As we all know, the boundaries between the worlds of gaming and other media have become much more ambiguous over the years. However, despite the countless advances in technology, innovation in design, and billions of dollars spent, we are still made painfully aware of this boundary on regular occasions. Massive corporations capitalize on the success of a franchise with cheap, lazy conversions in the game world. Deadliest Catch: Sea of Chaos exemplifies this trend as well as any similar title.
While the original Discovery Series does just manage to deliver on the premise of an exciting Alaskan crabbing outfit, the “Deadliest Catch” name was deemed somewhat inadequate for this title. At the very least, it was necessary to distinguish this title from other games made for the franchise. “Sea of Chaos” is an almost humorous label to offer, though. The rigid presentation, robotic narration, and monotonous gameplay ensure none of the excitement of the TV series leaks through the proverbial cracks.
The game offers a generic stat card of sorts, for each potential worker that can be assigned to your vessel. While hiring more experienced (and therefore expensive) men can prove helpful, their precise arrangement aboard the vessel doesn’t necessarily make or break your success. They do require rest after a hard day’s labor of course, and overworking your boys to the point of exhaustion will come back to bite you in the rear.
Strategic elements are mostly confined to the basic management of resources. Heavily investing your manpower in a new zone that hasn’t been tested is generally not a good idea. Much of the challenge actually lies in steering your vessel through treacherous waters along a guided path, particularly since the 360 controller does little to reinforce that “nautical” feel. The novelty of cumbersome tasks such as offloading and sorting your catch does tend to wear thin rather quickly.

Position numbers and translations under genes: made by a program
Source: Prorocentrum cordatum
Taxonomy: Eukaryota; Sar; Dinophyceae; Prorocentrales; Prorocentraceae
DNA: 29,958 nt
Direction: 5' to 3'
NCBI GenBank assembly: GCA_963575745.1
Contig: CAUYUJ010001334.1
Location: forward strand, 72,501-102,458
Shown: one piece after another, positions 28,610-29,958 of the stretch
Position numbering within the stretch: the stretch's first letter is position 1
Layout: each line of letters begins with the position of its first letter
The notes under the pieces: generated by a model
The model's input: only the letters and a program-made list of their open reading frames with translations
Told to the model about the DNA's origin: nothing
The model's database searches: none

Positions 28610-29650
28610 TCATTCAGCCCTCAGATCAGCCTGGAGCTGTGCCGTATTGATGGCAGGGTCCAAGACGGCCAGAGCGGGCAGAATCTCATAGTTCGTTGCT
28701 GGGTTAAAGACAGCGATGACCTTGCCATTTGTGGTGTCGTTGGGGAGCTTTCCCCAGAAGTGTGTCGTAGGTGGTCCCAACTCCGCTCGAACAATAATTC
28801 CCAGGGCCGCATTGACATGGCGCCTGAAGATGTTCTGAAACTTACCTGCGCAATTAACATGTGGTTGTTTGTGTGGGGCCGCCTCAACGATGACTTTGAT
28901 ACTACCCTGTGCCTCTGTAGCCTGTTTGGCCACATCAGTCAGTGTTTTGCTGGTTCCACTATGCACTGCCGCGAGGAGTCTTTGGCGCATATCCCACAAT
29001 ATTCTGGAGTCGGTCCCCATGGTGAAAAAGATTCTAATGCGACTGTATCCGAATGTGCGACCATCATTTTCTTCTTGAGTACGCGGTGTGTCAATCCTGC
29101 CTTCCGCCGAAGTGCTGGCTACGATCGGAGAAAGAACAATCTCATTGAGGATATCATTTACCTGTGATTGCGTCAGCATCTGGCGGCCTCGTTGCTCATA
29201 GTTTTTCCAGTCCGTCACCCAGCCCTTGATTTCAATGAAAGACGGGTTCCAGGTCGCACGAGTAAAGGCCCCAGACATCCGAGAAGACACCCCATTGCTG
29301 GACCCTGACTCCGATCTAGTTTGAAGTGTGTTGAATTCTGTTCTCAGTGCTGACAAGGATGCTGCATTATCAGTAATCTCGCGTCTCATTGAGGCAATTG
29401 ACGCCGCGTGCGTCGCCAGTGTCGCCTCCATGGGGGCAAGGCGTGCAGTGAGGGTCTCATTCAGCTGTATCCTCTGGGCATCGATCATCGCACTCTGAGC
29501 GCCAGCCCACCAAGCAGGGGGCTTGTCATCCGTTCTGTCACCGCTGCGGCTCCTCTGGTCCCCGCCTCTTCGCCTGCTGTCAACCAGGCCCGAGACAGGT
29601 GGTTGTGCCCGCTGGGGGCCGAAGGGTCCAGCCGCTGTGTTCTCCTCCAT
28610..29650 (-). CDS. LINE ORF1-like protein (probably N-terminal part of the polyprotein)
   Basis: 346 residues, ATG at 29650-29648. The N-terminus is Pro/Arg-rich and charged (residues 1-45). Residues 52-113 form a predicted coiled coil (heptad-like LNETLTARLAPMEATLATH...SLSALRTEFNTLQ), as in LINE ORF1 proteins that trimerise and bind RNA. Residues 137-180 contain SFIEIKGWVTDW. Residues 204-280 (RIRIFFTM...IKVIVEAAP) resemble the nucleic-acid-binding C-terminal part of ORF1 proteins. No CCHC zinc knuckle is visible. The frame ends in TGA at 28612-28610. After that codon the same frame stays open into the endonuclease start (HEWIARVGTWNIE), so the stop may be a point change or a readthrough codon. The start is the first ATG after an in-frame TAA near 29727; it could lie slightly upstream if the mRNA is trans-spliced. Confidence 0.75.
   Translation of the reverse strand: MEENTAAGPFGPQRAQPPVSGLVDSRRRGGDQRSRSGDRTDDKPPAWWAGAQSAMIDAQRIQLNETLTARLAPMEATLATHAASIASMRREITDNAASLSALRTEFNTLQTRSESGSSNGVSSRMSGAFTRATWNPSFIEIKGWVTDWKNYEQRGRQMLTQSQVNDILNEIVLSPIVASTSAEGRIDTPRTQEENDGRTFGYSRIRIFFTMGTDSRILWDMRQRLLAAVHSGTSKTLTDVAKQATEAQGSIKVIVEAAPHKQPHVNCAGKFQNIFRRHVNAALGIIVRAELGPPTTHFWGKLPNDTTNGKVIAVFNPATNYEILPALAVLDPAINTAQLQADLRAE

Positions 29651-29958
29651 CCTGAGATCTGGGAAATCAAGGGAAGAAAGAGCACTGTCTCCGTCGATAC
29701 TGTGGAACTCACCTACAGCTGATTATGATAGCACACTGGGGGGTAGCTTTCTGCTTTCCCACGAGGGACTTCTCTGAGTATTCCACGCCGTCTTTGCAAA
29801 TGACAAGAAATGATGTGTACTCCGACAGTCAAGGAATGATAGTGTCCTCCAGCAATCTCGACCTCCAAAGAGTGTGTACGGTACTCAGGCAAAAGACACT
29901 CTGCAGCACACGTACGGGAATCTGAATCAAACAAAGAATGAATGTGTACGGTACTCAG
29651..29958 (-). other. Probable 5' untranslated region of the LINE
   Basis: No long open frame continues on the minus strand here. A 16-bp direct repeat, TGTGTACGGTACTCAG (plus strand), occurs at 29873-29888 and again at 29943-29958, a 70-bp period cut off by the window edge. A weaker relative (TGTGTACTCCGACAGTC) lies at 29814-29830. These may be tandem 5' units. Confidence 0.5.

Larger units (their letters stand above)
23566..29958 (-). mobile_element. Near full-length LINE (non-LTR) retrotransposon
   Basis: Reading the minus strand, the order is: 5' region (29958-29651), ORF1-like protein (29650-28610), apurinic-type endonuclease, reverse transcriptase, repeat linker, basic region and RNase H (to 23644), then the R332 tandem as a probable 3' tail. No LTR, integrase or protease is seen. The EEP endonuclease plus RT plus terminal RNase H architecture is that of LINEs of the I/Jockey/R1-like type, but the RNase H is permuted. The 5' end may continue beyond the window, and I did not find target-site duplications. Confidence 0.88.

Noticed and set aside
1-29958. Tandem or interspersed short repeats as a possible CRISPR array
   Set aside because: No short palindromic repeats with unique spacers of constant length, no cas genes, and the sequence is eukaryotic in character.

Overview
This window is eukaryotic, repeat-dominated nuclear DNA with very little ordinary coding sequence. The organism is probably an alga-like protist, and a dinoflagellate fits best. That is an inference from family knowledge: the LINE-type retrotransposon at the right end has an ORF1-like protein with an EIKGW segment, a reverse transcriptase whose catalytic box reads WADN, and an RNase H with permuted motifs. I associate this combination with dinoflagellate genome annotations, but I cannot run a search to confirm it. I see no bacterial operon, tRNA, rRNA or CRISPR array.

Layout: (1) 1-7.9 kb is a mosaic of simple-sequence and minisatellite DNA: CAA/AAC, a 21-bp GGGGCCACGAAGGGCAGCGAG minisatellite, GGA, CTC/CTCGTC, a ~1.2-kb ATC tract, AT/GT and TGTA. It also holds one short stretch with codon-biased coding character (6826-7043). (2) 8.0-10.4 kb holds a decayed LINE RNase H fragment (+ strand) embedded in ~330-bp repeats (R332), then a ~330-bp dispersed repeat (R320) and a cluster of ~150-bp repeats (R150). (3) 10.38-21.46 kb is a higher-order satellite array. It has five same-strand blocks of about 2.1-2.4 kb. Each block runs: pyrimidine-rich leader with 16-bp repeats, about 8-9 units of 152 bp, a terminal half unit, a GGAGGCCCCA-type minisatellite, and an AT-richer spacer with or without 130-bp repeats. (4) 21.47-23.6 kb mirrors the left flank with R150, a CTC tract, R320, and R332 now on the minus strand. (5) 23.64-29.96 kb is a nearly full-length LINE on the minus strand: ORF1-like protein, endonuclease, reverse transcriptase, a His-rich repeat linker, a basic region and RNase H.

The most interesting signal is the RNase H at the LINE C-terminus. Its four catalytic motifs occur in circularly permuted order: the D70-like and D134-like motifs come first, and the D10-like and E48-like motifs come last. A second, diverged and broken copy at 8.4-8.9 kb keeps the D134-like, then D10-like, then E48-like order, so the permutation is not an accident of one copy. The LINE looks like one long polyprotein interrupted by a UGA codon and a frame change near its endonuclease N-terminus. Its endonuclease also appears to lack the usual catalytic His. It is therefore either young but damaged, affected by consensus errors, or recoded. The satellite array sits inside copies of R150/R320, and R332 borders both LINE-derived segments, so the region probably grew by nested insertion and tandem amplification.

What’s more, the game insists on absurd contrivances to artificially heighten the intensity of the gameplay. Often you’ll be working against the clock, which isn’t too outlandish since plenty of games throw you into a similar rush. However, in the “crab sorting” mode, you have to avoid a crane that swings wildly for no apparent reason. You’d think someone would try to secure such a dangerous piece of machinery on a crabbing boat, but I never saw a “gripe” option to use on my crew.
In churning out a clearly rushed and haphazard product, it seems the development team failed hit on the strongest points of the show: the people. Having crewmates that you care about would add gravitas to the situation, and perhaps induce some genuine worry when you have to rescue men that have fallen overboard. This doesn’t seem like it would require much effort, either. Looking at other games, even highly successful ones, the script is often hollow and cheesy, but is it so much to ask for in a modern video game?
While I’ve no doubt that diehard fans of the series will find enjoyment in Sea of Chaos, I cannot really recommend it to anyone looking for a decent gameplay experience. It’s clunky, repetitive, and looks like it was designed for platforms of the previous generation. If you really want to experience this sort of thing without getting yourself killed, you’re still better off with the TV show.